Through their ATIP requests, Walby and Jeffrey Monaghan, an assistant professor at Carleton University’s institute for criminology and criminal justice, found CSIS and the RCMP take part in semi-annual meetings with energy industry representatives called Utility and Energy Sector Stakeholder briefings. The energy representatives all possessed security clearances allowing them to view classified intelligence.

Trans Mountain Corporation said it did not attend the most recent meeting.

The stakeholder briefings “provide a forum for the private sector to brief the Canadian intelligence and law-enforcement community on issues we would not normally be privy to,” according to the internal RCMP documents obtained by Monaghan and Walby.

In one example of this co-operation, Enbridge surveilled a peaceful protest of no more than 50 people outside Hardisty Terminal during the approval process for the Northern Gateway pipeline.

That information later showed up in a situational awareness report provided to Alberta’s Counter-Terrorism Crisis Management Plan.

Surveillance of activists can also include the use of algorithms or scrapers designed to monitor social media accounts remotely, McPhail explained. Monaghan and Walby’s research suggests the RCMP also conduct their own on-the-ground surveillance, particularly of Indigenous groups.

In one exchange, RCMP officers warned of the “possibility of activities” related to Northern Gateway environmental protests at an all-Indigenous basketball tournament in Prince Rupert, B.C.

Indigenous groups who are peacefully opposed to energy projects have found themselves on the receiving end of conventional, yet aggressive policing tactics. In January, RCMP officers enforcing an injunction against a northern B.C. blockade set up by Wet’suwet’en Nation protesters arrived heavily armed and forcefully arrested 14 people.

Walby said much of the policing around TMX protests will be similar. “There’ll be some armoured personnel carriers, there’ll be riot gear, but it’s the work behind the scenes that’s really scary.”

Monaghan suspects that pre-emptive surveillance may be a way for police forces to out-manoeuvre protesters’ tactics, especially in the face of public scrutiny.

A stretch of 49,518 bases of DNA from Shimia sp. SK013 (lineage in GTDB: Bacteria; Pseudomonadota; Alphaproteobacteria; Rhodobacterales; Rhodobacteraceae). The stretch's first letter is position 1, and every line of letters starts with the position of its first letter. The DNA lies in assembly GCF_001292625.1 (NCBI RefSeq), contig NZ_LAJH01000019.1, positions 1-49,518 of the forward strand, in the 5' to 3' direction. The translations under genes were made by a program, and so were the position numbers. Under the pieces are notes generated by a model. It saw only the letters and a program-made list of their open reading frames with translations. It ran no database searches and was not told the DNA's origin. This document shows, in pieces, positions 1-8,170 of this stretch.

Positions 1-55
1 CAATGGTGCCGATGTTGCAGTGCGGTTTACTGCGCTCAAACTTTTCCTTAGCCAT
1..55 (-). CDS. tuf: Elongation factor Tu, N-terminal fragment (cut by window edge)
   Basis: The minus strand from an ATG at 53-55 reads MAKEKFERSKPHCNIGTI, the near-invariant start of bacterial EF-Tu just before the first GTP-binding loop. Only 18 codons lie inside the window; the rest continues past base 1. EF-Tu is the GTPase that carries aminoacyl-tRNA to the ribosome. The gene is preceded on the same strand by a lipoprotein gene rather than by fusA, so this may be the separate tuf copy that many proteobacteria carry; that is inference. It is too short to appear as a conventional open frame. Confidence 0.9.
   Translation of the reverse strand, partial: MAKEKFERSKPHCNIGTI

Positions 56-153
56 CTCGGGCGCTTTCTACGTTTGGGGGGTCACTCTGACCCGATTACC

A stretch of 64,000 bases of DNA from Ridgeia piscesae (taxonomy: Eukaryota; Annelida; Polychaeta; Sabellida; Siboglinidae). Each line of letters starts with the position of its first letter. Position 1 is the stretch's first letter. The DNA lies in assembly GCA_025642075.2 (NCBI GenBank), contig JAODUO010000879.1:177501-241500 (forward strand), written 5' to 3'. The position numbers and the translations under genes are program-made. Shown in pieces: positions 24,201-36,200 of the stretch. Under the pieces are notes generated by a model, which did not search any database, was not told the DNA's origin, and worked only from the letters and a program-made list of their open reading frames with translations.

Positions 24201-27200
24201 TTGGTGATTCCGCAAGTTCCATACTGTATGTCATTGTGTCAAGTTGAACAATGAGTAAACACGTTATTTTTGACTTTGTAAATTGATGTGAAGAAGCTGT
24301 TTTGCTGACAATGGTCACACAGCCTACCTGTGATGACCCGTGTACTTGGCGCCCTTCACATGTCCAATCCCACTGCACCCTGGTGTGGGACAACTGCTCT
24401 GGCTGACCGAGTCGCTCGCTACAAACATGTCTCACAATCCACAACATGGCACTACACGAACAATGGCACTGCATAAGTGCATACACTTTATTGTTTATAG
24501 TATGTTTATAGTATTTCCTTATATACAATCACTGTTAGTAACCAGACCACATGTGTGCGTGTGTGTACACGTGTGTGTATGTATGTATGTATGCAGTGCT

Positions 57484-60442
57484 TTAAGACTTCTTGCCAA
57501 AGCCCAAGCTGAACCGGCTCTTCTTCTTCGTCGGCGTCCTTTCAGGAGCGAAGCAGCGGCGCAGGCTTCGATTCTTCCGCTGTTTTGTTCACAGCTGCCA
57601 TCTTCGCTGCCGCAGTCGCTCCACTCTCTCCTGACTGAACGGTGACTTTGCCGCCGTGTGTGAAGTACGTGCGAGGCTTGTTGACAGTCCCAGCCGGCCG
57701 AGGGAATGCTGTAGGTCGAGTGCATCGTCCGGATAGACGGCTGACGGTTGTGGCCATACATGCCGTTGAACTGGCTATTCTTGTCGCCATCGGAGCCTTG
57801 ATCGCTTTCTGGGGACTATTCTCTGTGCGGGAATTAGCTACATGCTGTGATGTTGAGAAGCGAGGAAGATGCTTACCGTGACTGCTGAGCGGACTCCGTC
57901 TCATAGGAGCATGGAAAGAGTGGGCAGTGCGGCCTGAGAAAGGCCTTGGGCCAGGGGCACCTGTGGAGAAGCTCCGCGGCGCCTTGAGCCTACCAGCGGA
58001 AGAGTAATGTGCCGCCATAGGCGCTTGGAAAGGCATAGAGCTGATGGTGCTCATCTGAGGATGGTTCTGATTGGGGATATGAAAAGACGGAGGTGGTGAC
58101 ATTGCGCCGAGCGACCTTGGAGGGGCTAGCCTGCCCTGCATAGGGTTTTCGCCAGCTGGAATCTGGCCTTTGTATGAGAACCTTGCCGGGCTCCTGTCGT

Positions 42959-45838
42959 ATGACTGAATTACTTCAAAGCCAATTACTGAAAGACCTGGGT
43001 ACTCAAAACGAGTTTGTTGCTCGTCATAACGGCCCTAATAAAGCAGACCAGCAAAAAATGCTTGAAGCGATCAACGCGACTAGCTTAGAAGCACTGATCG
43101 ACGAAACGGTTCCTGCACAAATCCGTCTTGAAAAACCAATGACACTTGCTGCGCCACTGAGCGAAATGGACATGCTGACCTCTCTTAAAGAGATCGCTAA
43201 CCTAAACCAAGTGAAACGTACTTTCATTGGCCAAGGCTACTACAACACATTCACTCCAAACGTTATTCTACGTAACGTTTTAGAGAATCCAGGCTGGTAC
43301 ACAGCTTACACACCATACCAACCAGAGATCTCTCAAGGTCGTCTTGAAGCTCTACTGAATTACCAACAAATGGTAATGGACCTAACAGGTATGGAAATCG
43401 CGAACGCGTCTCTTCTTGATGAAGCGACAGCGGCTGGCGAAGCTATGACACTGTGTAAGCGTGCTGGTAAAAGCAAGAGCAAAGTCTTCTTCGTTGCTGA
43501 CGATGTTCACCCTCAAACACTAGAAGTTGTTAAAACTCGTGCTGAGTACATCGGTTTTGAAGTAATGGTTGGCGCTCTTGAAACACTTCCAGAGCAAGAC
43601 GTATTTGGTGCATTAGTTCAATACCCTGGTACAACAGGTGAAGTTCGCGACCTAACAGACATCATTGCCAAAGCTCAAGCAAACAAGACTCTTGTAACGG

“They’ll never admit that, but I think that part of this information preparedness that they go about trying to get ready for is really about communications, and it’s about controlling tomorrow’s media narratives,” he said.

Brennan Doherty is a work and wealth reporter with Star Calgary. Follow him on Twitter: @bren_doherty
 
Twin_Moose
+5
#2  Top Rated Post
Hopefully they go in and remove the paid for professional protestors, remove the paid for agitator take the wind out of the protest.
 
Curious Cdn
+1 / -1
#3
Quote: Originally Posted by Twin_Moose View Post

Hopefully they go in and remove the paid for professional protestors, remove the paid for agitator take the wind out of the protest.

You mean the Exxon guys who don't want Canadian oil to go anywhere else in the World but straight south?

Those professional agitators?
 
petros
+4
#4
Quote: Originally Posted by Twin_Moose View Post

Hopefully they go in and remove the paid for professional protestors, remove the paid for agitator take the wind out of the protest.

Hit them where it hurts. Jam their WiFi.
 
petros
+4
#5
Quote: Originally Posted by Curious Cdn View Post

You mean the Exxon guys who don't want Canadian oil to go anywhere else in the World but straight south?
Those professional agitators?

That would be the financiers. Audits can freeze the money flow in a heartbeat.
 
captain morgan
+1
#6
Quote: Originally Posted by Curious Cdn View Post

You mean the Exxon guys who don't want Canadian oil to go anywhere else in the World but straight south?

Those professional agitators?